Skype Takes iPad App Live, for Real This Time

Skype today restored its new iPad program to Apple's iOS App Store after pulling it from the download market yesterday.

The free app can now be downloaded from the App Store.

Skype Takes iPad App Live, for Real This Time
Late Monday, Skype briefly published the app to Apple's e-store, but quickly withdrew it, saying the move had been hasty.

"To ensure your best Skype experience, we've temporarily removed Skype for iPad which went live prematurely today," the company said in a Twitter message Monday night.

Shortly after 10 a.m. ET today, Skype used Twitter and a company blog to announce the restoration of the software to the App Store, but did not explain what had been changed, if anything.

The app has been expected for more than a month, when reports surfaced that a release was imminent. For a short time, a video produced by Skype demonstrating the new iPad app was available on the Web, but that was also pulled.

Like Apple's own FaceTime app, Skype for the iPad utilizes the front-facing camera on the iPad 2 to enable video calls while the user looks at the other caller. The first-generation iPad can only receive video calls.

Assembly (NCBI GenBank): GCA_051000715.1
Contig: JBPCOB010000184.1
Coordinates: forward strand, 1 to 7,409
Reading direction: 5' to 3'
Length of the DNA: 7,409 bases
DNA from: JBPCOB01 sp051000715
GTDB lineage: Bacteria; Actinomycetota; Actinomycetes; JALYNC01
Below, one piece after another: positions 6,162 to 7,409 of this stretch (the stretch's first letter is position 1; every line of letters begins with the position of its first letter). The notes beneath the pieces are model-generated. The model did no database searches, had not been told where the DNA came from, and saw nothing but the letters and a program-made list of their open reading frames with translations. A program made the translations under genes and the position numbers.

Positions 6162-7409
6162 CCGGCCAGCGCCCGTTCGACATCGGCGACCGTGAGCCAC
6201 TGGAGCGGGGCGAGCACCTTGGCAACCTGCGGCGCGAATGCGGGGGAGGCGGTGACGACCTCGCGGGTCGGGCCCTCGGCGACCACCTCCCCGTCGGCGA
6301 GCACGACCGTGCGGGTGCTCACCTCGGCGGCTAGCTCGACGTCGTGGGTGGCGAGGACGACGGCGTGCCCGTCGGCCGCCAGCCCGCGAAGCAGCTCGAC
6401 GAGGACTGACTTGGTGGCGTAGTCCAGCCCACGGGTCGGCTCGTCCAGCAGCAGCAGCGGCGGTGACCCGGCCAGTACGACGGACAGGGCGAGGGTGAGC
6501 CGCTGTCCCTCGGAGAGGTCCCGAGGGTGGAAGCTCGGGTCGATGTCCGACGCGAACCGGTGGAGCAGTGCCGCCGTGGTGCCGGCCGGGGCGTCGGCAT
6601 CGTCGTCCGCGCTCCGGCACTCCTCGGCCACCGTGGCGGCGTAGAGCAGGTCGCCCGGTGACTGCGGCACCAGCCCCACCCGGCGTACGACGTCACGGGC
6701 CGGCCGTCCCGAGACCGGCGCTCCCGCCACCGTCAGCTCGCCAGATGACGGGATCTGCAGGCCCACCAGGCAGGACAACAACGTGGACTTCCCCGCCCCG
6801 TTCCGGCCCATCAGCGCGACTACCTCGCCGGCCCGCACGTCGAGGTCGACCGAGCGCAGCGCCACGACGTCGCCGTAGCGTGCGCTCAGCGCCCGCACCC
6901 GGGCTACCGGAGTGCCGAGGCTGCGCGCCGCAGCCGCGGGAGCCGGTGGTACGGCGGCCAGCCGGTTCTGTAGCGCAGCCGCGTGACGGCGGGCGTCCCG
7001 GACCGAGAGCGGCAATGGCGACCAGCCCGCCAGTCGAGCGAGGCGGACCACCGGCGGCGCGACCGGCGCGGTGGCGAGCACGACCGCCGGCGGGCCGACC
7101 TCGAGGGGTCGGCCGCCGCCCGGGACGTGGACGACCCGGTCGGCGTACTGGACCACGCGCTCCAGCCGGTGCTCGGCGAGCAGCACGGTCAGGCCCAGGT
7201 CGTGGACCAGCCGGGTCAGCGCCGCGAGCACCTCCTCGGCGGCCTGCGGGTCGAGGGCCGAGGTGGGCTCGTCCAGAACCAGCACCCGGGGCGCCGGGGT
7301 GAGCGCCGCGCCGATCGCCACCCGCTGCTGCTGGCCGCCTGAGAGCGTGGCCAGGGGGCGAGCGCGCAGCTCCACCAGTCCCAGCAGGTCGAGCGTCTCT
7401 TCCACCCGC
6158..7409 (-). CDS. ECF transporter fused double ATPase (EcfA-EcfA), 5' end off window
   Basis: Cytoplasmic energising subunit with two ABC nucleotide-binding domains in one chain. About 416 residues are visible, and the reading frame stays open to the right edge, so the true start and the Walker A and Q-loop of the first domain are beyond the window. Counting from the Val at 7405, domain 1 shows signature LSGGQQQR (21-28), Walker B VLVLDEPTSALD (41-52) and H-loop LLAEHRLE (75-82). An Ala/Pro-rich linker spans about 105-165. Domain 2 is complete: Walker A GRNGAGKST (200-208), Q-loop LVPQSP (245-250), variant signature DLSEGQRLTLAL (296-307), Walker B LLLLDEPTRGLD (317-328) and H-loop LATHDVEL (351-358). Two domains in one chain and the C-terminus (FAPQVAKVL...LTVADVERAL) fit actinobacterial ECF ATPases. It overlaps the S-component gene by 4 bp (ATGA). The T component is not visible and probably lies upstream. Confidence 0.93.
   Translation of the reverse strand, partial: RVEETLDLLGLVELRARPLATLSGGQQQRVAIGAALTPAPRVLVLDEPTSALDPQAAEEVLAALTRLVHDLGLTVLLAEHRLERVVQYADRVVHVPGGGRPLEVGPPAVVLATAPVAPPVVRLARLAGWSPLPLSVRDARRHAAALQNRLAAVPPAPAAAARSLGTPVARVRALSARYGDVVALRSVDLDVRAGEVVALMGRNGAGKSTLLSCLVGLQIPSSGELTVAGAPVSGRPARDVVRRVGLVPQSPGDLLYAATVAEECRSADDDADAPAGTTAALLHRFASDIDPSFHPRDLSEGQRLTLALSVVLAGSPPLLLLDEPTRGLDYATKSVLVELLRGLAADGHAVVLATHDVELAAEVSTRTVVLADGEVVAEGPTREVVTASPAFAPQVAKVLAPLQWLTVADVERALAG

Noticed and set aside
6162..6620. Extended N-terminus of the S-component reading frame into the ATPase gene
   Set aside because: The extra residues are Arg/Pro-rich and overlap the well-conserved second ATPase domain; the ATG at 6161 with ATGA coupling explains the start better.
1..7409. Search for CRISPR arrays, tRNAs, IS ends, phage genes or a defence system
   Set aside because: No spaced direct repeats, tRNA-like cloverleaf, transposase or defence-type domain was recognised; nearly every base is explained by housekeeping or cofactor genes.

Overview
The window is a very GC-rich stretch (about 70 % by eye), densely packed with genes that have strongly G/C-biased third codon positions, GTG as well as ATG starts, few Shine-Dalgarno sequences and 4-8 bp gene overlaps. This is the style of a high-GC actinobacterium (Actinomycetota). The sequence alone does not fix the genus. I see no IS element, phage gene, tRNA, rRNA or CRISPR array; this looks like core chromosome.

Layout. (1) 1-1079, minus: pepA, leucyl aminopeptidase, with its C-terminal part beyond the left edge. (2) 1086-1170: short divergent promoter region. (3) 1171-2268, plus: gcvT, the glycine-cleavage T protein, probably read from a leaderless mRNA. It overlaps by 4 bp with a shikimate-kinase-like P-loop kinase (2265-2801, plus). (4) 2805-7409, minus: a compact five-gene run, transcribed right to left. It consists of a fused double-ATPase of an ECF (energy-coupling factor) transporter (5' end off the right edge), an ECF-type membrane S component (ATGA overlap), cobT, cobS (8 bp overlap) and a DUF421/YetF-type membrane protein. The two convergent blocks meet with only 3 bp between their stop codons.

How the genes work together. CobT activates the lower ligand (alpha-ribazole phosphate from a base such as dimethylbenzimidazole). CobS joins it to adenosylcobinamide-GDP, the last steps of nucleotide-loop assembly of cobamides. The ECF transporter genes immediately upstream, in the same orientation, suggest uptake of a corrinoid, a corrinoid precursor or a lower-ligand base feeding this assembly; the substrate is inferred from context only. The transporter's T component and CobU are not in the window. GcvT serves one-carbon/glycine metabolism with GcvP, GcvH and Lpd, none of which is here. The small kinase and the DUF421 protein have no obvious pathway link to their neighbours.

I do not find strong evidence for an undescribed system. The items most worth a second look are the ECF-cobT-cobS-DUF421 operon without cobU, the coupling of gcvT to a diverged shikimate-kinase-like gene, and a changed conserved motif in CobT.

But contrary to FaceTime, Skype on the iPad lets users call and video chat with owners of non-Apple devices, including Android smartphones, and Windows and Linux PCs.

Skype for the iPad sends and receives calls, including video calls, over either a Wi-Fi or 3G data connection, another differentiator from FaceTime, which currently allows video chat via Wi-Fi only. Reports have circulated, however, that iOS 5, which will ship this fall, presumably alongside the next iPhone, will enable 3G calling with carrier approval.

The appearance of Skype on the iPad adds another Apple connection to Microsoft, which is in the process of acquiring Skype for $8.5 billion, a deal announced in May that has yet to win regulatory approval.

During the news conference that unveiled the acquisition, Microsoft CEO Steve Ballmer promised that Skype would not disappear from non-Windows platforms, such as Mac OS X, iOS and Android.

"A, I said it and I meant it," Ballmer said when a reporter asked for assurances that Skype would continue to be available for operating systems and devices not sold by Microsoft. "B, we're one of the few companies with a track record of doing this," he added, citing Microsoft's work on Mac OS X. Microsoft develops and sells a Mac-specific version of its Office suite.

Skype has had an iPhone app in the App Store since March 2009, and the program has been able to make video calls since version 3 was released at the end of that year.

Gregg Keizer covers Microsoft, security issues, Apple, Web browsers and general technology breaking news for Computerworld. Follow Gregg on Twitter at @gkeizer , on Google+ or subscribe to Gregg's RSS feed. His e-mail address is gkeizer@computerworld.com.

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